Written by Foxhound, 2012-10-02 09:24
Here is a review of the Carrier Command: Gaea mission PC version by Harry Hughes from pc.mmgn.com.
My anxieties were strengthened immediately upon entering the campaign, where the story kicks off with a few sequences of FPS action. After completing just a few objectives, however, the game made a sudden transition into a more strategy-based style of play. Perhaps the abruptness of this change is what forced me into a state of immense worry.
From here, thankfully, everything began to shift into place nicely. The RTS elements were gradually eased into the experience and soon, an incredible action/strategy hybrid came alive!
The game is both accessible and versatile: those new to the RTS genre can take control of their vehicles and learn the ropes before returning to the commander’s chair, or continue to control each individual unit. This opens up a range of different playing styles and possibilities, and might just redefine strategy gaming just as the original Carrier Command did so many years ago.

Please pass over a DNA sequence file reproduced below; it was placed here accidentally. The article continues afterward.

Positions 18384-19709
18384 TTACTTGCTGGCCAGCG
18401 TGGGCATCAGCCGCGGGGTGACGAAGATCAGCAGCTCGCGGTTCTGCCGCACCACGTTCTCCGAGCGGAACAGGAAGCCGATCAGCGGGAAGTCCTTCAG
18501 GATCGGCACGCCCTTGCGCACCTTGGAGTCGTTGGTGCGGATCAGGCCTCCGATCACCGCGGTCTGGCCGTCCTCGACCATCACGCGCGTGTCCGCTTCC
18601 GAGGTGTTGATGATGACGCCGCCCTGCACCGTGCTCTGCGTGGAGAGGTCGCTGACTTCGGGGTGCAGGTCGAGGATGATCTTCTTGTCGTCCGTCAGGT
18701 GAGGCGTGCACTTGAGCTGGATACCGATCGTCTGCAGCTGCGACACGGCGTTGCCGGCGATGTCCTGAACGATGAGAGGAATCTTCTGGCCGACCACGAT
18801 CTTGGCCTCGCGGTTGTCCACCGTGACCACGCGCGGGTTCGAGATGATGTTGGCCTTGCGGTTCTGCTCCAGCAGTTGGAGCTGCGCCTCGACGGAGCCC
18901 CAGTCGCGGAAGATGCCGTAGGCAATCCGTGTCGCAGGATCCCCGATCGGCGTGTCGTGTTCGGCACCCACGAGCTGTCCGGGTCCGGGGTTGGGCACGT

Having pinpointed the accessibility of this game as a huge positive, however, I feel obligated to report that a huge level of depth can be found with just a little experimentation with each unit and their different abilities. As such, while seasoned real time strategists may initially be disappointed with what Gaea Mission has to offer, playing through the campaign in its entirety will allow players to uncover a tactical game capable of competing with just about anything on the market.
For all the things this game does well, however, there is one big gaping hole in the experience which will frustrate players and leave a sour taste in their mouths: the path-finding of ground-based vehicles. While the complexities of pathfinding on three-dimensional terrain probably can’t be overstated, there’s no real excuse for AI-controlled units to be circling around as they struggle to comprehend their surroundings, let alone get from point A to point B.